Sunday, January 28, 2007

E-mail is Broken

In my opinion, e-mail is a broken method of contact. Most people claim to receive hundreds (or even thousands) of e-mail messages per day. There's no reason to doubt that claim, and that volume of e-mail is certainly inefficient. However, I believe e-mail can be fixed... Throw in some tagging, build priorities based on your network of people, and you now have a way to quickly sort through the noise. Is that too much to ask? It sure seems like it - most e-mail is categorized by the time received with no regards as to who sent it, what the e-mail contains, or any other important attributes. Here's how my hypothetical system would work;

Receiving e-mail:
  1. Upload my e-mail address book (or LinkedIn connections list)
  2. Assign those individuals a priority
  3. Create a list of tag priorities
  4. Received e-mail is categorized by tag(priority) + sender(priority)
Sending e-mail:
  1. Compose an e-mail and tag it
  2. When the user receives the e-mail, it is prioritized by tag(priority) + sender(priority)
  3. If I'm a high priority person, and the tags I used are high priority, then I'll be at the top
Will future versions of Outlook Express or GMail solve these issues? It's unlikely - and until then, it will be a pain in the ass to try and network for us non-Siliconites.

How does this affect me personally? I'm the one who wants to try and get in touch with people and network myself outward. It's kind of hard to do that when you're under a thousand other messages. So far, I have a pretty good network; it's still hard to get in touch with some of the people, but not impossible. I look forward to expanding my network over the coming months, and hopefully longer. I have family near Silicon Valley, so it's not out of the realm of possibility that I could make an appearance.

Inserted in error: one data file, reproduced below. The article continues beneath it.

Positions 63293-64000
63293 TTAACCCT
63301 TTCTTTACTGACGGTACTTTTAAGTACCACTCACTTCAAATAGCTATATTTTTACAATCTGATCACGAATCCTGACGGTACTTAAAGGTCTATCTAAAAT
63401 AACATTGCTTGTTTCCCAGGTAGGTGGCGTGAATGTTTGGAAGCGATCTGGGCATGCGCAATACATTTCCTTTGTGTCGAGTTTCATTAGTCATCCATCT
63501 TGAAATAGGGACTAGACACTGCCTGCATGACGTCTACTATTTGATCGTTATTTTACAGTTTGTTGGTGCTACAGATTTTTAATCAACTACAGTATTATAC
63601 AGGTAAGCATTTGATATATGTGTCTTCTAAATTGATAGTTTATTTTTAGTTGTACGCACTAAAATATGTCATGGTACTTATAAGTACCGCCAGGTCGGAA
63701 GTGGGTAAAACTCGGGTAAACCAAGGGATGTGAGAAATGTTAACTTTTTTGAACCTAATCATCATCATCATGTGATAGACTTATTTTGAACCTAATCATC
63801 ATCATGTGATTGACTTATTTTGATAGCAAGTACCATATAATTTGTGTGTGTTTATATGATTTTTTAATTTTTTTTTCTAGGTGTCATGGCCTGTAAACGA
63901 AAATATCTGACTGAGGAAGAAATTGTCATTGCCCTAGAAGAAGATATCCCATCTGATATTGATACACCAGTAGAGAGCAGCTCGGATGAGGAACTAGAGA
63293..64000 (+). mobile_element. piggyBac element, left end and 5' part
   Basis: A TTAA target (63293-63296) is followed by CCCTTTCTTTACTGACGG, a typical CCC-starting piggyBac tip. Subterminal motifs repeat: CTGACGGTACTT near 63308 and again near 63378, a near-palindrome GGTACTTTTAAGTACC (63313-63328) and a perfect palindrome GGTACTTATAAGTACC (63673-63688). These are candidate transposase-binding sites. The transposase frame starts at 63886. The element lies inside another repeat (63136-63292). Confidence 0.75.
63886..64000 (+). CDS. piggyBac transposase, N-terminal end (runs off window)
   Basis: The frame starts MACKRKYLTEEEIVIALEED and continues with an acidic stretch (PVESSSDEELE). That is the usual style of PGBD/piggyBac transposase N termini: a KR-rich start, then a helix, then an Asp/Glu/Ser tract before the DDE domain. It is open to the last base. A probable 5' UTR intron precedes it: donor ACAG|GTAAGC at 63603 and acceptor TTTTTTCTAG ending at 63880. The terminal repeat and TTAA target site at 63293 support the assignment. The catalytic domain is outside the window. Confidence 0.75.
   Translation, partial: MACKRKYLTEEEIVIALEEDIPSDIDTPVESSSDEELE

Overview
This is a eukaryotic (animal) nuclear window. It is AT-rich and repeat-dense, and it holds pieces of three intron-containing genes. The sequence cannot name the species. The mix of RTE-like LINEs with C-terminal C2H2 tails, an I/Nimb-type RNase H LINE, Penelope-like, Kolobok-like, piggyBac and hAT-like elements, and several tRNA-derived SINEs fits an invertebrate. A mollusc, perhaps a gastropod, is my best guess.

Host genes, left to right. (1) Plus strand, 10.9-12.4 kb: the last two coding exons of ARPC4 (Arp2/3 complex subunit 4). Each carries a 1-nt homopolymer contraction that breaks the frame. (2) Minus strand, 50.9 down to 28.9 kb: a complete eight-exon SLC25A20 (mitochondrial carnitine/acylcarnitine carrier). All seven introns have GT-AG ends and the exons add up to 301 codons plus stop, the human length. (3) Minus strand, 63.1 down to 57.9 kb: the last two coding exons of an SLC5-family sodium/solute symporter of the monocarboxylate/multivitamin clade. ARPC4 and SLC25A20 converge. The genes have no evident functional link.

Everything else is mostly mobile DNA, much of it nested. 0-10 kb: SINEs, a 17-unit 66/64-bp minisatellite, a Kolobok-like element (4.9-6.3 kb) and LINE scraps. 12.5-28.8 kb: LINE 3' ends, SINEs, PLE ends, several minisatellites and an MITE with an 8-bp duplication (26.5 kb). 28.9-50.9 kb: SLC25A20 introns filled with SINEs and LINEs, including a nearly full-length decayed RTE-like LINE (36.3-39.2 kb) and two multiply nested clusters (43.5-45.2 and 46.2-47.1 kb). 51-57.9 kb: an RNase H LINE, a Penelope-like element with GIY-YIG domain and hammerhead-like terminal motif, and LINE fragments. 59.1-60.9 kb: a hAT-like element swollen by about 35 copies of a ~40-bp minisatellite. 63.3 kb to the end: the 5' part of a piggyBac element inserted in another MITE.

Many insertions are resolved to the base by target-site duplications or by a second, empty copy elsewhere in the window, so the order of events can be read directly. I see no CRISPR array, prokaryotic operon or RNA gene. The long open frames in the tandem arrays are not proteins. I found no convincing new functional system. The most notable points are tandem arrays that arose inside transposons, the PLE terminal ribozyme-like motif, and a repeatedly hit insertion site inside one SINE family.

2 comments:

Krishna Kumar said...

My feeling is that if this can be automated, that would be really great. For example, the email client can figure out
* how long you looked at an email
* how many times you opened it
* how many time you replied or forwarded
* how many times you deleted an email.

Recording this behavior over a period of time and then allocating weightage based on user activity can help categorize the emails in priority. In addition, the email client can give the user the ability to change priorities based on some error in calculation.

BTW, thanks for visiting my blog and posting the comment.

Robert said...

An automated function is a pretty good idea... Sort of like AI for e-mail :)

It is a really good idea, but not one that I could see turning into a business venture on it's own (more like a value added feature that Google or Microsoft would use in their own clients).

If you could develop and patent the back-end engine for such automation, I'm sure you'd have a few "buyers" on your hands.

Anyway, I've added your blog to my aggregator in return :)